We tested the hypotheses that mussel species richness and density are related to landscape features of watersheds. Measures of species richness and mussel density were estimated at 118 sites in 36 watersheds in the state of Iowa, U.S.A., a landscape characterized by >90% agricultural development. Geographical Information Systems (GIS) and regression analyses examined seven land use categories and nine geological descriptors, determining that both mean density and species richness were best correlated with mean watershed slope and the prevalence of alluvial deposits. Our analyses imply that agricultural watersheds with high slopes impact mussel abundance and richness through siltation and destabilization of stream substrate. Because alluvial deposits improve groundwater flux to streams, results suggest that relatively stable stream flows in alluvial watersheds improve mussel persistence. A second set of 82 observations on 38 independent watersheds corroborates the analyses, although historical and local impacts cause correlations between new observations and predictions to be weak.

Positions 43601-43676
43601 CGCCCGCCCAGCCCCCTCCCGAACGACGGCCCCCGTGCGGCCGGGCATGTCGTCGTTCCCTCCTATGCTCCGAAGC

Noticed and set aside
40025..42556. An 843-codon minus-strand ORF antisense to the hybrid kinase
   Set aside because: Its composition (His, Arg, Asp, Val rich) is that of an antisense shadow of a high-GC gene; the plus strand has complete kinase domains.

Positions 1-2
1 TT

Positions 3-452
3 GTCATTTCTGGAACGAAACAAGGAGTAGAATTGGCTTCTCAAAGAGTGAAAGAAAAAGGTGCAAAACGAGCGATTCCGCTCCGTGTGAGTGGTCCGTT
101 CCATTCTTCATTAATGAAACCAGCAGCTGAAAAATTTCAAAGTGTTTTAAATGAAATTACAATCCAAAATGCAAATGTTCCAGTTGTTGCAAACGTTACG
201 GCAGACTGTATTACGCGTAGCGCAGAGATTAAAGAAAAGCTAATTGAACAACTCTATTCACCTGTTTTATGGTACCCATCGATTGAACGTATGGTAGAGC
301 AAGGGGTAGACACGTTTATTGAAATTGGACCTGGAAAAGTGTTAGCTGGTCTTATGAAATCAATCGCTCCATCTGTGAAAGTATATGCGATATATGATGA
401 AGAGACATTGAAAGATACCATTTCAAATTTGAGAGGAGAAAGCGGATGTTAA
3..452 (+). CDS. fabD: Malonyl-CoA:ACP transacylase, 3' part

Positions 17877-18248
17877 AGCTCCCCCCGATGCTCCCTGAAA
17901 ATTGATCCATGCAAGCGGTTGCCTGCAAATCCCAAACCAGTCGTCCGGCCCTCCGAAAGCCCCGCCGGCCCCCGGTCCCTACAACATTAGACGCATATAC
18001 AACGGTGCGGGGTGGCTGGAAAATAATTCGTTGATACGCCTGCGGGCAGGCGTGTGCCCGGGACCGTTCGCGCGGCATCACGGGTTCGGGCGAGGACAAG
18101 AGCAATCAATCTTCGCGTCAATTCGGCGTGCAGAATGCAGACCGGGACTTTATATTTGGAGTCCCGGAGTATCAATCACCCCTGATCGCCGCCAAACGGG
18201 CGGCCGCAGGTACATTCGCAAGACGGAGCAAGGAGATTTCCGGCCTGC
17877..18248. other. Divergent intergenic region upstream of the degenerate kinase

|Original language||English (US)|
|Number of pages||7|
|Journal||Canadian Journal of Fisheries and Aquatic Sciences|
|State||Published - 2002|